Retail Traffic

Do Not Go Quietly

The consolidation among big-box retailers has been the talk of the shopping center industry for probably 18 months now. However, one business buying out a similar business as a means of gaining market share is not an uncommon business practice. And it's not a universally, bad business practice.

As big-box retailers (or any two retailers) merge operations, the result can be -- in some markets -- a win-win for the developer and consumer. When one plus one equals one, the developer gets a better capitalized tenant and the consumer usually gets a better "merchant."

Consolidation is only a bad thing for shopping center owners when it comes to those markets where too many, similar big-box retailers compete for the same dollar. (How many of those markets would you say exist today?)

To all of the developers of power centers and investors in power centers, Christopher Vroom of Alex. Brown recently offered some guidance in selecting stable, merger-resistant tenants. In a presentation at the ICSC Florida Conference in August, he told attendees that retailing winners have three key characteristics: * innovative and risk-taking with regard to merchandising, format evolution and operations * proven business models (returns in excess of the cost of capital) * excellent management, implementing a strategic vision

Then, Vroom named names.

For innovation in format, accolades went to Home Depot EXPO, Staples' Express, Borders Books & Music, Restoration Hardware and Zany Brainy.

For enduring excellence, recognition went to PetsMart, Lowe's, The Home Depot, Costco, Wal-Mart, The Sports Authority, Circuit City, Auto Zone, Office Depot and Staples. Vroom predicted that these 10 retailers will account for 70 percent of the entire U.S. retail sales gain between 1997 and 2000.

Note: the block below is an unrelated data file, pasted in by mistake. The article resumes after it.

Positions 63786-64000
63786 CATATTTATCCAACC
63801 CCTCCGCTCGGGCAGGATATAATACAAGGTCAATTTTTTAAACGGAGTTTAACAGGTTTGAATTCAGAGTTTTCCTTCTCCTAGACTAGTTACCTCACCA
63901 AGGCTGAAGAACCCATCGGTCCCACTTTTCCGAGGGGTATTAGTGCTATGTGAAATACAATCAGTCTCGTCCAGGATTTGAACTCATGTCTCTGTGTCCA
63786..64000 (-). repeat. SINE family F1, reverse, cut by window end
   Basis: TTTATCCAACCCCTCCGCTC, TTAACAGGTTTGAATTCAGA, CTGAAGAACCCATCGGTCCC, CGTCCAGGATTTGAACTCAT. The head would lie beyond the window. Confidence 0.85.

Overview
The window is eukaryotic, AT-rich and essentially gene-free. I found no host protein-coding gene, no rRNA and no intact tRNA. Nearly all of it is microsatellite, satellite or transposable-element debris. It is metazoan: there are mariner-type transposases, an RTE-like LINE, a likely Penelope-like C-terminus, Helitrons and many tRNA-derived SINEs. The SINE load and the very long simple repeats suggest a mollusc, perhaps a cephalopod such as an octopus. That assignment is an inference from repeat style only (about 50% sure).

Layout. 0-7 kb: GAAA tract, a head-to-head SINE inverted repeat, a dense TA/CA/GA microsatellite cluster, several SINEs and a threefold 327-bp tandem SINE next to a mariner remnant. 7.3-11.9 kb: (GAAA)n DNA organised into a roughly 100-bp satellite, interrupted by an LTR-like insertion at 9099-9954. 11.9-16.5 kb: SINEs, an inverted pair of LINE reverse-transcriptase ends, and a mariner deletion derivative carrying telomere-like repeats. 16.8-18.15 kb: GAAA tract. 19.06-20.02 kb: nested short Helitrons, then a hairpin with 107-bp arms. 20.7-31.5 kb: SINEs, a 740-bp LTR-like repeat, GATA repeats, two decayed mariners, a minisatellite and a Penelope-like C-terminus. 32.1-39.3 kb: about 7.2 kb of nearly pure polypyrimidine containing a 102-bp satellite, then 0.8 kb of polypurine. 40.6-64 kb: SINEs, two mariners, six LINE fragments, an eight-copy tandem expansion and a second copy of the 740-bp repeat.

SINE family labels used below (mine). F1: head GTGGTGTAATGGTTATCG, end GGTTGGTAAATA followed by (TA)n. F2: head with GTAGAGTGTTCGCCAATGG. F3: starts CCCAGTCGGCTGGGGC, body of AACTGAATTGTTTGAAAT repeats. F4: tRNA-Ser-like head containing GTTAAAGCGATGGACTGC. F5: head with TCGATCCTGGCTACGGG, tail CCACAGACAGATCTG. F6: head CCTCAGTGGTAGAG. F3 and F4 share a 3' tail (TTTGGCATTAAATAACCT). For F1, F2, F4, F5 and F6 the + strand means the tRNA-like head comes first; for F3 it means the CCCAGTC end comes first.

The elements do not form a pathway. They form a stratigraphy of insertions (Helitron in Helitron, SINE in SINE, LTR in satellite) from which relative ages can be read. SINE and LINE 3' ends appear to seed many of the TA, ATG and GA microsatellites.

If Vroom and Alex. Brown are right, the industry will be left with a dozen or so big-box tenants by the end of the century. While the prediction likely was meant as a call to arms for developers, retailers should take heed. The gauntlet has been thrown.

To all the retailers that were not mentioned by Alex. Brown, I say:

Do not go quietly. Be innovative. Take appropriate risks. Stay in the black. Hire the best people you can. See you in 2000.

DO NOT DELAY: The entry period for our SADI awards is drawing to a close. The awards recognize superior achievements in the design and imaging of stores and shopping centers, and anyone responsible for those designs may enter.

All entries are due Oct. 31, which is significantly earlier than previous contests. The entry rules will be sent to you if you call 1-800-288-8606 or call our Fax On Demand service at 1-800-601-3858.

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